Corporate Close-Up: Is a Corporate Income Tax Hike Coming for Colorado Taxpayers?

A Colorado initiative slated to appear on the Nov. 6 ballot as Amendment 73 would increase the corporate income tax rate by 1.37 percentage points for tax years beginning on or after Jan. 1, 2019 if passed by voters. The proposed increase would raise the corporate income tax rate from the current rate of 4.63 percent to 6 percent.

Of states with a uniform income tax rate applicable to all corporate taxpayers, Colorado’s is the second lowest, behind only North Carolina. If the rate increase goes into effect, Colorado’s corporate income tax rate will leap over the 2018 rate of six other states (Arizona, Florida, Indiana, Kentucky, South Carolina, and Utah) landing in a tie for eighth lowest with four states (Georgia, Michigan, Oklahoma, Virginia).

Tax revenue from the increase is earmarked for the state’s Quality Public Education Fund. In a Fiscal Impact Report  released at the beginning of this year, Colorado estimates an increase of $88.5 million in public education funding for the 2018-19 fiscal year attributable to the proposed corporate income tax increase. Estimates more than double for the 2019-20 fiscal year, projected at $179.9 million dollars in increased corporate tax revenues. Corporate income taxpayers with income tax liability will pay an estimated $11,085 extra per year on average, according to the state’s report.

Amendment 73 would also increase revenue through proposed individual income tax hikes by amending the state’s constitution. The amendment would allow individual income to be taxed at more than one rate, permitting Colorado to use tiered brackets of income, common in other states. The report estimates a combined fiscal impact of approximately $2.326 billion through fiscal year 2019-20 for the proposed corporate and individual income tax increases combined.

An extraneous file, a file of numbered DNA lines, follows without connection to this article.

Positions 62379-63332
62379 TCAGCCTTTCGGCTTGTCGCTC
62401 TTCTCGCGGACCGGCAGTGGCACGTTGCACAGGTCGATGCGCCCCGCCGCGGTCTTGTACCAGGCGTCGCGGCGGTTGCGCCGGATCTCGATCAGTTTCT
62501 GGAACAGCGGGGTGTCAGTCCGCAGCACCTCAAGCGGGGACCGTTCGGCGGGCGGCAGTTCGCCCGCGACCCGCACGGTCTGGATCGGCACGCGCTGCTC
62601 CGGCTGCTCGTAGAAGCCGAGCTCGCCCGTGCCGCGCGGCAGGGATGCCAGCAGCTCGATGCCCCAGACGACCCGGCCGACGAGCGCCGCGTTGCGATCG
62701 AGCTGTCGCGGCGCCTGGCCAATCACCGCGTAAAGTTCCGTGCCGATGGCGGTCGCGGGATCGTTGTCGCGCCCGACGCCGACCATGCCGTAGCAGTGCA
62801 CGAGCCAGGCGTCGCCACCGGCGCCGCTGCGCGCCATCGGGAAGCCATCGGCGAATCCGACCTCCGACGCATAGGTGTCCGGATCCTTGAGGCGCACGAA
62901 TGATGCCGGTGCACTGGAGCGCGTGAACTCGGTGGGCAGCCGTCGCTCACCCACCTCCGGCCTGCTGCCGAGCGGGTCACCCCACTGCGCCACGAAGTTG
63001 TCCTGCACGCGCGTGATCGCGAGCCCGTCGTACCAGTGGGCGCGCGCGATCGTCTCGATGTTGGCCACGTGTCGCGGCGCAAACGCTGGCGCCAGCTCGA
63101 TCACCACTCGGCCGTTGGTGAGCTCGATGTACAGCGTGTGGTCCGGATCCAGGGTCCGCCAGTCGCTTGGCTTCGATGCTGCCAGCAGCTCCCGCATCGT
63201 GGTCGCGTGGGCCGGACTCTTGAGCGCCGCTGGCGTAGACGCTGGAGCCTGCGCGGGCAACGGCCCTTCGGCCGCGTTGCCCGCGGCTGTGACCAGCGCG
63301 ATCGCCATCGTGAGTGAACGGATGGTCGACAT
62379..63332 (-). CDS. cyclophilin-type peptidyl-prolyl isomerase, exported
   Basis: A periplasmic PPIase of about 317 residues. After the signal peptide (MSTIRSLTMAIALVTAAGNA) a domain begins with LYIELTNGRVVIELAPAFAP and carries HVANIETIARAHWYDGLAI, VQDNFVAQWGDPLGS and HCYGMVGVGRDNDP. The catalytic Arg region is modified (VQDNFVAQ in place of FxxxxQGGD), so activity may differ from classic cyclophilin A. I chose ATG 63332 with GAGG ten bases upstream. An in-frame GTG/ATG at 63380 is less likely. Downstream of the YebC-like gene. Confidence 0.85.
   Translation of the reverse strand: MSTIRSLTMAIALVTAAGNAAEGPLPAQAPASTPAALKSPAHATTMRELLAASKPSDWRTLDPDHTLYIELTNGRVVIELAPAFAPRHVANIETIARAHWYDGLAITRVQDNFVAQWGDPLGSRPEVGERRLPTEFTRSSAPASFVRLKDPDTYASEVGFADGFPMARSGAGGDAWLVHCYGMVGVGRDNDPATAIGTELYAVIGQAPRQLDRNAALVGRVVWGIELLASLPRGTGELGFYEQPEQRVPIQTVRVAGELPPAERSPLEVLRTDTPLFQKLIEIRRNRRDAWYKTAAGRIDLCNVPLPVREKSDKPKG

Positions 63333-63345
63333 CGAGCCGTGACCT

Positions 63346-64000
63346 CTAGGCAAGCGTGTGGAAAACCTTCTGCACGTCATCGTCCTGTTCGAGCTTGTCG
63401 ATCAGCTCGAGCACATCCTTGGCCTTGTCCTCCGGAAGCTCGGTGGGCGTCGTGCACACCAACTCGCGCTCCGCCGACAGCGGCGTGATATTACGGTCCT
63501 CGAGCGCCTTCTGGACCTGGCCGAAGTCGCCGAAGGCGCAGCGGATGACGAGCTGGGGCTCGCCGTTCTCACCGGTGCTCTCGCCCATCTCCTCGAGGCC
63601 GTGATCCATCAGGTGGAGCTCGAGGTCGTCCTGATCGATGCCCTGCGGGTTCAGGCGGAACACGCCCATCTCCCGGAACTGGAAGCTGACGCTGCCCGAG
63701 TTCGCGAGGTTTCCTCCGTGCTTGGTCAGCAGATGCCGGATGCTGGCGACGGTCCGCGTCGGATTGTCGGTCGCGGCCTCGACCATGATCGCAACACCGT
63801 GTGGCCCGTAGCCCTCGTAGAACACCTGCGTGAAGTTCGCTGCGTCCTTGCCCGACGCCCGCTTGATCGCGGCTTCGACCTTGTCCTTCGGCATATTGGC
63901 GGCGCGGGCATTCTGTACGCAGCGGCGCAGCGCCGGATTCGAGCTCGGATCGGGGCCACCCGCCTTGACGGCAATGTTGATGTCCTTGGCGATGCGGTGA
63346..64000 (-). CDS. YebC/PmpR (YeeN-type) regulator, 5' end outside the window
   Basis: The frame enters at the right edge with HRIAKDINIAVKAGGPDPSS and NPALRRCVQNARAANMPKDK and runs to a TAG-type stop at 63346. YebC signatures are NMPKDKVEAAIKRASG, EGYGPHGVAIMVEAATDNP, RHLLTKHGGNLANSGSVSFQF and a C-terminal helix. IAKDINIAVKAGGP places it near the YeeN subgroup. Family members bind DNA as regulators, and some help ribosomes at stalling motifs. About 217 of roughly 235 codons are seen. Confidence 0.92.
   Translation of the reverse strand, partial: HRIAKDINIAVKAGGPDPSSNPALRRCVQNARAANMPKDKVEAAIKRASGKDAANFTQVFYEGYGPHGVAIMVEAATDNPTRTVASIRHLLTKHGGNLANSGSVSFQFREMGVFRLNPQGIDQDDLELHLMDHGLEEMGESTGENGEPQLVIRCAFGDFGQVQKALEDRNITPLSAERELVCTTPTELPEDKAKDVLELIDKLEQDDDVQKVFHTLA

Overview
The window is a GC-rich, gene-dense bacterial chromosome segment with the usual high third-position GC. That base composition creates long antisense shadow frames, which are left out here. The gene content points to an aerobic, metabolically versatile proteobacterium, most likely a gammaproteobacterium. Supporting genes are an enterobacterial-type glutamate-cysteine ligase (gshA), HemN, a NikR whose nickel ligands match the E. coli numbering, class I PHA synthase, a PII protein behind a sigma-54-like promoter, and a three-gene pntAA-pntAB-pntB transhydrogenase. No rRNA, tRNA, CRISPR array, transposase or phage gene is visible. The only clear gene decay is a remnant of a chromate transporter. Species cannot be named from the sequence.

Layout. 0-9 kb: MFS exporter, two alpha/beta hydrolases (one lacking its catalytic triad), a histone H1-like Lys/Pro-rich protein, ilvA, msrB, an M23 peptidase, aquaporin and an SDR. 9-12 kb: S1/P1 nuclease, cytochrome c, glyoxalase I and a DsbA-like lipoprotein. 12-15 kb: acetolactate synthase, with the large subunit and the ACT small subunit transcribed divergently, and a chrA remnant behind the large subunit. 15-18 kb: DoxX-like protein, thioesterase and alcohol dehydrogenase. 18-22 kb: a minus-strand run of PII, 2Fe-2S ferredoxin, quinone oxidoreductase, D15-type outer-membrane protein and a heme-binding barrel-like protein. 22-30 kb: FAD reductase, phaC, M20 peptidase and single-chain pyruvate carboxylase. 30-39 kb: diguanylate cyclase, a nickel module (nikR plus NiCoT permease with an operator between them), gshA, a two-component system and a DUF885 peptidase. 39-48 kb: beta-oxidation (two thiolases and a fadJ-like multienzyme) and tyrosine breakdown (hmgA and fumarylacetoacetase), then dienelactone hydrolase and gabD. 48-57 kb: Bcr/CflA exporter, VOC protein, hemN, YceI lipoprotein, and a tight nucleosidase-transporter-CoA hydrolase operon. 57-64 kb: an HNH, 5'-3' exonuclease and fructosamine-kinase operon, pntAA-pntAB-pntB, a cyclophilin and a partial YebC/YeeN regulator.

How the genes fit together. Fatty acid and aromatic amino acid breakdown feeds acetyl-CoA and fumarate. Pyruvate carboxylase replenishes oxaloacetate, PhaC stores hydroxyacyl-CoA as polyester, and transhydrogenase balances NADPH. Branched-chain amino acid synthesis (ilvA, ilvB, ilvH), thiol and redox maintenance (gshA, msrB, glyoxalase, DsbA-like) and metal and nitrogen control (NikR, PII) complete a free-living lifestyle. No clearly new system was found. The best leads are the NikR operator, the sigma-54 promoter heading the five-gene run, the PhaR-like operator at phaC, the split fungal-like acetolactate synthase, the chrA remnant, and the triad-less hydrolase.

This wouldn’t be the first ballot initiative to increase education revenue for Colorado. The state-wide ballot initiative to legalize marijuana resulted in a constitutional amendment, Colorado Amendment 64, which produced a tremendous amount of tax revenue for the state, including funds earmarked for education. In the 2017-18 revenue year, marijuana revenue provided $90.3 million in state education funding, according to the Colorado Department of Education. Will Amendment 73 garner the same support as Amendment 64 at the ballot box? Parents, teachers, and corporate taxpayers alike are waiting to find out.

Continue the discussion on Bloomberg BNA’s State Tax Group on LinkedIn: Is Colorado likely to pass the ballot initiative creating Amendment 73? Why or why not?

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